FootballPremier League

Ancelotti is a champion but there are plenty of reasons Premier League clubs should be wary

December 12, 2019

ON Tuesday night, as Napoli sacked Carlo Ancelotti about an hour after he’d led them into the last 16 of the Champions League, ears pricked up across the Premier League.

Could he be the man to stop the rot at Arsenal? Would he fancy the challenge of Everton? Even at West Ham, where Manuel Pellegrini’s departure hasn’t actually happened yet, there must have been a thought that the former Chelsea boss could be just the man to usher in bolder new era.

Yet Ancelotti is a baffling manager. He is, with Bob Paisley and Zinedine Zidane, one of only three men to have won the European Cup/Champions League three times. He has a relaxed and easy manner and that makes him popular. He is, in a way some of the more intensely driven football managers aren’t, very likeable. And yet over the past 20 years he has spent 16 complete seasons at elite clubs and has won only four league titles.

He is the man whose Paris Saint-Germain was pipped to the title by Montpellier, whose Real Madrid was pipped to the title by Atletico. For somebody who has enjoyed such advantages, who has consistently been given plum jobs, that is an unremarkable record.

His experience at Bayern was emblematic of his whole career. He replaced Pep Guardiola in 2016 and inherited a squad that had begun to tire of his predecessor’s intensity and obsession with detail. There was, initially, a sense of relief and relaxation. For a few weeks, Bayern played good football and the players seemed happy. But before long it became apparent that training sessions were extremely laidback. There was none of the focus and drive of Guardiola. Results began to drift. Players in the end wanted him gone because they realised they needed to be driven harder.

Ancelotti is very good at calming players down, at preparing them mentally for specific games. His calm personality means he is adept at handling the politics of difficult clubs – although even that couldn’t save him from the civil wars at Napoli.

After a figure as demanding as Guardiola he is of undoubted short-term benefit. Chelsea similarly appreciated the change of tone after the abrasiveness of Luiz Felipe Scolari. But he is not somebody who is going to build a team from ruins, nor a coach with the drive to squeeze the maximum out of his players every week.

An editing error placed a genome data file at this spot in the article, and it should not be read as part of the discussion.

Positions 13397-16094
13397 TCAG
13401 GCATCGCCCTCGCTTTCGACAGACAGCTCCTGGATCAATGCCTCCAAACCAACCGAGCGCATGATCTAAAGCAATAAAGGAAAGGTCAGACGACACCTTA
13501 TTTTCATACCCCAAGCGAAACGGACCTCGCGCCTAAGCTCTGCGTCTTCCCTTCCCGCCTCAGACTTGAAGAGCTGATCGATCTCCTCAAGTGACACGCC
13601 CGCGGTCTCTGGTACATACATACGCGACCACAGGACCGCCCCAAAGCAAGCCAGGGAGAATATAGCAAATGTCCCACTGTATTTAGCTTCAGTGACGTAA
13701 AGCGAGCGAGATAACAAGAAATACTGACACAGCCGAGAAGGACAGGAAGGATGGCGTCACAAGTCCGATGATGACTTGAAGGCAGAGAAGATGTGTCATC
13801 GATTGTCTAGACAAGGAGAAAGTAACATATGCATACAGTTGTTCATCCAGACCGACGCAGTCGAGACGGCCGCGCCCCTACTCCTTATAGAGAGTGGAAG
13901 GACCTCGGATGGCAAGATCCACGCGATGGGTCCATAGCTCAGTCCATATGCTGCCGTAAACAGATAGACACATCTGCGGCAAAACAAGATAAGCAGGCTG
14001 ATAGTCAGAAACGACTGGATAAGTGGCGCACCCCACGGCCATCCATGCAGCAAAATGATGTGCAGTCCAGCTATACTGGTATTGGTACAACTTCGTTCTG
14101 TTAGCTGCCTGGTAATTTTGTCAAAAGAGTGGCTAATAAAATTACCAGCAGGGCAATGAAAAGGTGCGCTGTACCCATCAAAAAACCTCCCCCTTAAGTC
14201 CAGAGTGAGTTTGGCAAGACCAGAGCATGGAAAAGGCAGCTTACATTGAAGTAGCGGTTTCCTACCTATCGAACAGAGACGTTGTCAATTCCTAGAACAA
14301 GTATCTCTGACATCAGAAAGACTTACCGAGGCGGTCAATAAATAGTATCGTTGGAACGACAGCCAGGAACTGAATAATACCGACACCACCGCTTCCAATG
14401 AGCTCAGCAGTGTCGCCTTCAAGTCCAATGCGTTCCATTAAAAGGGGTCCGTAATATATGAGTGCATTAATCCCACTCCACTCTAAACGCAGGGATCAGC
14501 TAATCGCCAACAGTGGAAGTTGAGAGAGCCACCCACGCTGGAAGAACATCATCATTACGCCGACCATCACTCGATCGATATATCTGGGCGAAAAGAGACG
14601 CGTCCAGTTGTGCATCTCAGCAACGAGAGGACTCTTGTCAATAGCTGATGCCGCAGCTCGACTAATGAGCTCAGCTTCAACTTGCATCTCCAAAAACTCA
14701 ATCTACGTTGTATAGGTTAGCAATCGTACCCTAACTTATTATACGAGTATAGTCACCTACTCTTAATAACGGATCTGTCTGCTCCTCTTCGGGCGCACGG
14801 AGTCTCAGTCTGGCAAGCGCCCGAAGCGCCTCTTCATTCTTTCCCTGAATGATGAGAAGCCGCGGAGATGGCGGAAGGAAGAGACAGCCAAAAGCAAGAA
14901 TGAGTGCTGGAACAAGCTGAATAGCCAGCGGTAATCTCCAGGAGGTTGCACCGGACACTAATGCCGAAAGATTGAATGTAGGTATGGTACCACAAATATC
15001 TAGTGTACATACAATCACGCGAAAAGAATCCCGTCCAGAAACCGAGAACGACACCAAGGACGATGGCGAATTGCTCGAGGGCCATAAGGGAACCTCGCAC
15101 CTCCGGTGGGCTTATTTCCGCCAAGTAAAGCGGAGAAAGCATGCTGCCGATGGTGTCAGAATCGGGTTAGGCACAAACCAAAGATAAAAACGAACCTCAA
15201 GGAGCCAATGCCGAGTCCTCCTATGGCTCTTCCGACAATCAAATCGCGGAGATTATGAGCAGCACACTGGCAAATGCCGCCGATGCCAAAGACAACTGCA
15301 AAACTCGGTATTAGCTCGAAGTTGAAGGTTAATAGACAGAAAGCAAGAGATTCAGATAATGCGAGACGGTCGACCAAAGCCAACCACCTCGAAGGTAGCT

Football has changed. Even 15 years ago, it was possible to achieve success essentially by getting the players in the right frame of mind. With good players and a fair wind, as Zidane’s career has proved, that’s possible in knockout competitions even now. But for sustained success in a league competition, as has been enjoyed by Guardiola or Jurgen Klopp, there must be precise tactical planning, particularly when it comes to transitions and breaking down a packed defence.

So the question Arsenal – or Everton or West Ham – have to ask themselves, is what do they think they need. If they want somebody who can come in, soothe egos and let the players play without burdening them with reams of tactical instruction, then Ancelotti is the ideal choice. And given how toxic the situation at Arsenal has become or the extent to which West Ham are performing below the apparent level of their squad, perhaps Ancelotti would be a useful short-term salve.

But directors and fans should not be seduced by the idea that he is somebody to rebuild the club from scratch, somebody who could shape a squad, improve unpolished talent, and mould them to match his philosophy. Ancelotti simply doesn’t have the energy or the edge to do that – which is, perhaps, one of the reasons why he always seems so pleasant. He doesn’t have that drive that leads other managers to become balls of raging fury on the touchline.

That’s not to say Ancelotti is a poor manager, or that he is a busted flush – although it may be that his ideas have not kept pace with the very cutting edge of the game. It’s not even to say that Ancelotti would be the wrong choice for Arsenal or Everton or West Ham.

But he is a manager at his best in very specific circumstances and for a specific role. It’s not clear those circumstances exist at any Premier League club at the moment.